So you married your high school sweetheart that you happen to meet years later! (smile) It works. And yes, I love amazing coincidences like the Peter/Rob story. There are other neat stories involving me and Rob, and I believe these stories are a good indicator we are where we should be.

      Thanks for visiting, Amy!

  6. My kindergarten boyfriend was Michael Morris. He came over to play once after school. We ate Fig Newtons and tapioca pudding. We slow danced as we listened to the Patridge Family on the record player in my room. He wore green pants and I loved him.

    I have a terrible habit of clenching my jaw. Sometimes when I’m feeling stressed out, I wear a mouth guard at night. I’m also addicted to chapstick. I may need an intervention.

    I loved this post, Lenore. It made me smile. 🙂

    1. I’m glad it made you smile, Nancy. Hopefully, the smiling gave your jaw a nice reprieve from the tension. 🙂

      I love the story of your kindergarten boyfriend – actually, I just love that you remember every detail. For the record, I had the same album. It had a house drawn on it, right? And the Partridge family was sitting inside? Loved that album.

      P.S. I just found out (via stalking) that Peter married a neuropsychologist. Good to know my crushes married well. (smile)

  7. Cute, cute. Do you suppose Peter still gathers his lips together and probes the air with his tongue when he’s thinking? I don’t know what the heck I do when I’m thinking…I guess I don’t do enough of it…thinking, that is.

    1. Ha! …. thinking that is. Thank you for that point of clarification, Linda. (smile)
      As sad as it may sound, I do wonder if Peter still does the lips/tongue thing. One doesn’t outgrow such a habit does one?
      I suppose I should give my clenched jaw a break and think less. 🙂
      Thanks for visiting!

  8. You’re right: pursed lips are on every page of Twilight. At least the first book. I had to stop reading after that. My lips were actually tired.

    1. Jacquelin, her frequent use of that word is incredibly annoying. Really. I cannot vent about it enough. The fact that you stopped reading due to the pursed thing proves my point. Thank you for that.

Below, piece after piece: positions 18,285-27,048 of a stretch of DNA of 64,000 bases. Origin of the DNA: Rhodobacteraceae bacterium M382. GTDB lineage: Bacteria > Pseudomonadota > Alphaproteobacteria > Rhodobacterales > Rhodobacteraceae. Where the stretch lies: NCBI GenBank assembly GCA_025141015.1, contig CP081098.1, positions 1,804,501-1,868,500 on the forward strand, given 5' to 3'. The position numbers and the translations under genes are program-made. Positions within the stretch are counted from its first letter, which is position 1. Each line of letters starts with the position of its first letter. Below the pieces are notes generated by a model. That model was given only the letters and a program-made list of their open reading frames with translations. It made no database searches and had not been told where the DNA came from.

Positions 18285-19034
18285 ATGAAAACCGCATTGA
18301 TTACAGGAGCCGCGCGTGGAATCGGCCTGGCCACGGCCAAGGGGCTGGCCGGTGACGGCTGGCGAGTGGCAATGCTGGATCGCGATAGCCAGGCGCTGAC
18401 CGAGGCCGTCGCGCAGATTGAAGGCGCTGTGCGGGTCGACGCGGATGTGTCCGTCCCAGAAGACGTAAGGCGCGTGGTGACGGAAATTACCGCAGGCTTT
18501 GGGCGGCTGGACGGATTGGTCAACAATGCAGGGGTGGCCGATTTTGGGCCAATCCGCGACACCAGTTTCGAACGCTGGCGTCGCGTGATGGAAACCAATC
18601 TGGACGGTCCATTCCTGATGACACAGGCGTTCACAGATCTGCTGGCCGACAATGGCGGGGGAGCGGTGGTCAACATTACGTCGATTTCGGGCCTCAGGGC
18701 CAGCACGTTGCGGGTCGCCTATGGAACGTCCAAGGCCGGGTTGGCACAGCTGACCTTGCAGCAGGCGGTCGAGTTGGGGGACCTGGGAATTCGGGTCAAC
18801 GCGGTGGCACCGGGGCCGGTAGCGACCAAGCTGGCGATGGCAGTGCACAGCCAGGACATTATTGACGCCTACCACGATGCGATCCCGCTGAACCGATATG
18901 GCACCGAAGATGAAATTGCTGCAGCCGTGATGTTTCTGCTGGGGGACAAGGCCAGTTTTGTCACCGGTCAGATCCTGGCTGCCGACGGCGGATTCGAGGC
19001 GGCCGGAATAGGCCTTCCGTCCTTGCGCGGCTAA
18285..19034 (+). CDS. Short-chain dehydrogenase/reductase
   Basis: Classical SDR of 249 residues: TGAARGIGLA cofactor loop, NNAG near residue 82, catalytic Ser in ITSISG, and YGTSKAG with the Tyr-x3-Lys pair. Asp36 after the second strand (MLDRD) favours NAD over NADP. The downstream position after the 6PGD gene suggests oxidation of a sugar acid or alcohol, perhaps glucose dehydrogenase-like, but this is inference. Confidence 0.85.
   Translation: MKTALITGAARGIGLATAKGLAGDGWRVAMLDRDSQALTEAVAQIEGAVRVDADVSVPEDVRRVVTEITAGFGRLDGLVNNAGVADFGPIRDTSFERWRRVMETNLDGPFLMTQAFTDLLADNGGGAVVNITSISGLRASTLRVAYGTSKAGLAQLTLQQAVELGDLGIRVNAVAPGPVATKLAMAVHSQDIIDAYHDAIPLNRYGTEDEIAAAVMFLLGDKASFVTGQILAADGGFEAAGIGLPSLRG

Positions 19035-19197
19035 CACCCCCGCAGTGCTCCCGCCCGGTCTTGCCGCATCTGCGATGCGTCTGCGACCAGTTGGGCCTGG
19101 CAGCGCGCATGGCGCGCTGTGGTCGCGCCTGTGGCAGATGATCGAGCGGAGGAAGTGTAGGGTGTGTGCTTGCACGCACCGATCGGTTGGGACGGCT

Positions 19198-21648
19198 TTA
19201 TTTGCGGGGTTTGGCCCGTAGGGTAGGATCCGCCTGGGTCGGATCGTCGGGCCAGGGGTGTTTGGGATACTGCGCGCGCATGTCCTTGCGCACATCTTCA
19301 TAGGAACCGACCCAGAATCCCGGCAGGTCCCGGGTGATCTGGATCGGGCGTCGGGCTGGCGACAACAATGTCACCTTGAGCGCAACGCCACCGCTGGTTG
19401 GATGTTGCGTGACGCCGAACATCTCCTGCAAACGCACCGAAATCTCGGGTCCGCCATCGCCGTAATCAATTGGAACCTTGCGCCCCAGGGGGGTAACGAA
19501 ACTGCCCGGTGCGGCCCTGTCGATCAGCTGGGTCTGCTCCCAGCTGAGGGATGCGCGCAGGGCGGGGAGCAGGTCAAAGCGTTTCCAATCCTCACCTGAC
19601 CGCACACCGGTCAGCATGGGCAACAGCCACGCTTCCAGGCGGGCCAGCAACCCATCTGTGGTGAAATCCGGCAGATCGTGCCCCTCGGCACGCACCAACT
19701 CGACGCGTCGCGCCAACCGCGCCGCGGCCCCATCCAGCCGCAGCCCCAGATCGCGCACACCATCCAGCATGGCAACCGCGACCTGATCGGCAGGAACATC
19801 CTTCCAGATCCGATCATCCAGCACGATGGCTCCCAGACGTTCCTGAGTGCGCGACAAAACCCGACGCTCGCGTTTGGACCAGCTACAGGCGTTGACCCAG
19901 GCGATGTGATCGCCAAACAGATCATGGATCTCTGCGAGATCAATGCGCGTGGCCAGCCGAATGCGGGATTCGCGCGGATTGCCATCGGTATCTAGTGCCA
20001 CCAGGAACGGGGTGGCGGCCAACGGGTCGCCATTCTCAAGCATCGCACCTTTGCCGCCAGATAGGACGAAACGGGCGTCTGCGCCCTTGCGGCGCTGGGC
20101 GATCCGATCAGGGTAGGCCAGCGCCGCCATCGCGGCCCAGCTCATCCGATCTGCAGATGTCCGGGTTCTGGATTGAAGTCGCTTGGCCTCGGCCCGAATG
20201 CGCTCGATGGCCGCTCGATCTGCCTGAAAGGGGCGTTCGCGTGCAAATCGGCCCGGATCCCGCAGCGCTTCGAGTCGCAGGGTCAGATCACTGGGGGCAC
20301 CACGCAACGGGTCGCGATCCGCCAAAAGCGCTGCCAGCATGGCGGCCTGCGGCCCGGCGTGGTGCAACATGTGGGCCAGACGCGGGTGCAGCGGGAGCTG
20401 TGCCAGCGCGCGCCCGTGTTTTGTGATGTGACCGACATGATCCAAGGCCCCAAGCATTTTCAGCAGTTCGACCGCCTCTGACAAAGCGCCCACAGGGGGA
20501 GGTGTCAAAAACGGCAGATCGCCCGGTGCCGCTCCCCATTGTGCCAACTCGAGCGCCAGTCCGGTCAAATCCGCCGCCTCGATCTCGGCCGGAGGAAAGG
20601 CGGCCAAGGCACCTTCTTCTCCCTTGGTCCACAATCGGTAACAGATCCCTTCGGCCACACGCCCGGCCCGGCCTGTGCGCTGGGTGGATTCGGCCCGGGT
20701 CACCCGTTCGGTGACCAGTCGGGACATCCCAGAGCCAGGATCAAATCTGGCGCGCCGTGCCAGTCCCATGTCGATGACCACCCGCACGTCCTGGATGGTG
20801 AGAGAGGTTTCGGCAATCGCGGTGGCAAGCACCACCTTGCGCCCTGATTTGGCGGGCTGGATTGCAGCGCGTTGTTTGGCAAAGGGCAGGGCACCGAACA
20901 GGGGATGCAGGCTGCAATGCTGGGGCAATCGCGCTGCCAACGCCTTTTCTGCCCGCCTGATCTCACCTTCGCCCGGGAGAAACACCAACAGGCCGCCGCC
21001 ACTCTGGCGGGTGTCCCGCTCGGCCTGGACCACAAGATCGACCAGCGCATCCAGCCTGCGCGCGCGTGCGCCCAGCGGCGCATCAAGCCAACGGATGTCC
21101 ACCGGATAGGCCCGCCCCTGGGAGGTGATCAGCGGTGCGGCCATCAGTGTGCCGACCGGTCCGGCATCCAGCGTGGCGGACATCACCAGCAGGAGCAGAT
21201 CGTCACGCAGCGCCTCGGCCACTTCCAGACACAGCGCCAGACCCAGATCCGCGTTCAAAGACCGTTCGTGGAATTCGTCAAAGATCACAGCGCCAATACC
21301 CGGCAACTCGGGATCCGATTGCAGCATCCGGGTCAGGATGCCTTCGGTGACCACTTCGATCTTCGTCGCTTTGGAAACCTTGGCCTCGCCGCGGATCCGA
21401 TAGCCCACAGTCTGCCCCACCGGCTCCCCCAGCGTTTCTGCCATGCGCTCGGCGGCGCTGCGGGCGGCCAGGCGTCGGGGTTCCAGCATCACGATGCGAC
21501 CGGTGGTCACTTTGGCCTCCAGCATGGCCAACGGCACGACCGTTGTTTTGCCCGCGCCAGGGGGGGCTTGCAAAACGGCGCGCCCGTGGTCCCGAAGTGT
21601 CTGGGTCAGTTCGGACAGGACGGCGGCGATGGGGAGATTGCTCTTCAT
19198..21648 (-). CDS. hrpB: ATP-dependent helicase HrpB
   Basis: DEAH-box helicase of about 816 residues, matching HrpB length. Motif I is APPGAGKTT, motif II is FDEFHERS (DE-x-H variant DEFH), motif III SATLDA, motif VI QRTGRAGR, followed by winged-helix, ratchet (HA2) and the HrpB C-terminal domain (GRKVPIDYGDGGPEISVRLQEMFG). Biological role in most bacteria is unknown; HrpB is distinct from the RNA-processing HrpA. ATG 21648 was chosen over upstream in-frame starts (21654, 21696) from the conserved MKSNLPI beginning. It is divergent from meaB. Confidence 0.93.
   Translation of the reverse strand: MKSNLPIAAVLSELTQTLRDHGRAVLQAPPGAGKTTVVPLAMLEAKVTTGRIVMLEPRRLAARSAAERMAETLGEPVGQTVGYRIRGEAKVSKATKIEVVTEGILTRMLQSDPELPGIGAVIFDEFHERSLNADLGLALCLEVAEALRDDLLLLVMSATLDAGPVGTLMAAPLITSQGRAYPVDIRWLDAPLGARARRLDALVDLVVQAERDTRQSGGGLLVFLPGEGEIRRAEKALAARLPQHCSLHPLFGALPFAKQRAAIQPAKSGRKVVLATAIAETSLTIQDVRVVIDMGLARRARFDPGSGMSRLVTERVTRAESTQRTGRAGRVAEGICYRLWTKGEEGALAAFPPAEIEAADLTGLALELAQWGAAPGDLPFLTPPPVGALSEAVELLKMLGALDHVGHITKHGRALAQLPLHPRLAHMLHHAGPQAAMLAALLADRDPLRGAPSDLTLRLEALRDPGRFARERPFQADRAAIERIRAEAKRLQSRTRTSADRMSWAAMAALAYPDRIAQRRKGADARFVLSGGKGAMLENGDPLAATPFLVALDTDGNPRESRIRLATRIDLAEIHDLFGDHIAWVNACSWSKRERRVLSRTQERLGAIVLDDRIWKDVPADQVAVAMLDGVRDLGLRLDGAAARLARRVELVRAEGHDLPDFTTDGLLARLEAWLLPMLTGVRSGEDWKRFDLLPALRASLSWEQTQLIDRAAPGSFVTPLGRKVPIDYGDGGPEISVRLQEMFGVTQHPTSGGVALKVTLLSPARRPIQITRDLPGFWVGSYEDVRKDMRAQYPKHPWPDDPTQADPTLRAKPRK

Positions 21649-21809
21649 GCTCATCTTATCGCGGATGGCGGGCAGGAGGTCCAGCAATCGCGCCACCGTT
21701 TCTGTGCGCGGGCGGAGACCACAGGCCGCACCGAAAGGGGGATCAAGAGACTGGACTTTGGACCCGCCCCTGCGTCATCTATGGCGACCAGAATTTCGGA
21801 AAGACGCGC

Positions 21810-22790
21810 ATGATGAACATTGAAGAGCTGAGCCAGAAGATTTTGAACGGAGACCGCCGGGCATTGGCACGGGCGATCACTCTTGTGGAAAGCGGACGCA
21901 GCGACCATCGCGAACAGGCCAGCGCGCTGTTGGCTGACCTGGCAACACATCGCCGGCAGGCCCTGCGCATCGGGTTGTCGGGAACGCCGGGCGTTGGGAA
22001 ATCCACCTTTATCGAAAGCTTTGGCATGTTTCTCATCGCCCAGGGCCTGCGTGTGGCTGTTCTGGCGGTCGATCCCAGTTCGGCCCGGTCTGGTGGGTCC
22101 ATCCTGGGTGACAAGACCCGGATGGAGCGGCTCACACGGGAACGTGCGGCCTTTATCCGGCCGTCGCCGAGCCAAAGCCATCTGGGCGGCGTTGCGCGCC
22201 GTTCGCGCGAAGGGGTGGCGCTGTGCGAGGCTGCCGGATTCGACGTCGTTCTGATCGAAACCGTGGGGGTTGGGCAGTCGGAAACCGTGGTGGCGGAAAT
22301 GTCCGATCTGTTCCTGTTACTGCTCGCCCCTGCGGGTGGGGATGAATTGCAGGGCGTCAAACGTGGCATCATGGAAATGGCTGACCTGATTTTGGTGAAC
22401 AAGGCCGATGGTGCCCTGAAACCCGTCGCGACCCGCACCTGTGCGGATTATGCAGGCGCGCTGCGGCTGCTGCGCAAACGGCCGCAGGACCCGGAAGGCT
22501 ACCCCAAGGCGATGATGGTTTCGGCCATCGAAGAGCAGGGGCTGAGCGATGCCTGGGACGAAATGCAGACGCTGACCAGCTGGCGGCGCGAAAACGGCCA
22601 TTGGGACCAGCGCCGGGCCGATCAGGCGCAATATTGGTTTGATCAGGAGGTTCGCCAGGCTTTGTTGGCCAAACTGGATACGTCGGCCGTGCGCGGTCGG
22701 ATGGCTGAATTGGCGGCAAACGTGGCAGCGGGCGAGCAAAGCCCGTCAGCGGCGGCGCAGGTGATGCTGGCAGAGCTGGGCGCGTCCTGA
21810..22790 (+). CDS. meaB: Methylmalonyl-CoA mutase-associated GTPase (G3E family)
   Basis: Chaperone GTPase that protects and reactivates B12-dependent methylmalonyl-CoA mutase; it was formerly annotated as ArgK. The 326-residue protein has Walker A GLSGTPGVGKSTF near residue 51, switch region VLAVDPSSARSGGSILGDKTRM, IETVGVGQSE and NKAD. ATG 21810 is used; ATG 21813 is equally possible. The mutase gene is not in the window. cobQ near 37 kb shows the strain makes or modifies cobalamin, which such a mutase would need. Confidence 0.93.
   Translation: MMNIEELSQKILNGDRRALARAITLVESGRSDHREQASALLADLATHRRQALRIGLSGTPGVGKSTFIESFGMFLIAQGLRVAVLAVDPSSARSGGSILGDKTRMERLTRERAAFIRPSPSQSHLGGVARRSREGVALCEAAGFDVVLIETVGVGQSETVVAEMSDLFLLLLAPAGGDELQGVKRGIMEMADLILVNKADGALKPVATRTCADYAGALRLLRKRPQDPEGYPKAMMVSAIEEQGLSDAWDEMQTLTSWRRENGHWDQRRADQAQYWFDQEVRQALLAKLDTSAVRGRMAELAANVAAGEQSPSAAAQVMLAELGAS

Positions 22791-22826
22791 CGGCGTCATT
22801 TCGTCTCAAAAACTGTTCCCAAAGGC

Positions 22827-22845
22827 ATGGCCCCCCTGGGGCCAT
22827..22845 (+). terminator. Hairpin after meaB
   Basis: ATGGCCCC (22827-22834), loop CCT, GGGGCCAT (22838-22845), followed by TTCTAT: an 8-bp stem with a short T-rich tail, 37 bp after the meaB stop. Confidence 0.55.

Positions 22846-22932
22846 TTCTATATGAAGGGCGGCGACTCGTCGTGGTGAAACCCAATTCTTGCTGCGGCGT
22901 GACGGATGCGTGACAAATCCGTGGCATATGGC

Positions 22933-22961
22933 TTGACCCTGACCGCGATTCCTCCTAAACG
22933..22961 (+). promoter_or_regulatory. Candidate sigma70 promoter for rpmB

In other news, I am reading Between Shades of Gray, and I am loving it. I hope to finish it this week.

  9. At the risk of using an overworked term, I unconsciously “purse” my lips when thinking, working, etc. Now the wrinkles have formed that way. Can’t help it, can’t stop it, can’t do anything about it at this stage of the life game.

    1. Pegoleg, because I am thrilled to see you here in my neighborhood, I will excuse your use of an overworked term. Please, try to use another word (or words) to describe your habit of protruding and tightening your lips to the point of creating lines around your mouth, OK? However, if the preceding request will prevent you from coming back to my neighborhood, then disregard it.

      Try as I may – and I do try – my mouth quirk is set in stone. Those are the breaks, as my Mom says.

  10. When I’m concentrating I start chewing my lip. After a time I realise I’m ding it and have to try and control myself, which intereferes slightly with my concentration. Thats life for you

    1. Funny how that works, Peter. And, for the record, you were not the ‘Peter’ I wrote about in my story. However, I am happy to hear about another Peter with a quirk. Welcome.
      I find the instant I catch myself tightening my mouth, the train of thought leaves me… *sigh* then I assume the position again, in hopes of regaining that lost thought.

  11. Oh this one hits home Lenore Diane. When I am falling asleep on the couch, which is whenever I have a glass of wine, so like every night, Hot Joe says I get an angry face. I frown. Yup. SOOOOOO pretty. He said sometimes he will press my forehead very carefully and I will relax. Awesome. Everyone wants to be frowning. I told him he isn’t allowed to look at me anymore. And I HATE it, cause as soon as my eyes shoot open and I realize they were closed I look at Hot Joe and there he is smiling at me. Then he will scrunch up his face and frown at me.

    He’s mean.

  12. I’ve had to work on relaxing my jaw, and wear a mouth guard at night, too. Kindergarten, you were so young! I wasn’t engaged until first grade.

    1. I’ve yet to get the mouth guard, but I have a dental appointment soon – so I will check with my dentist.
      I did start young, Patti. Ironically, I didn’t marry until I was 33.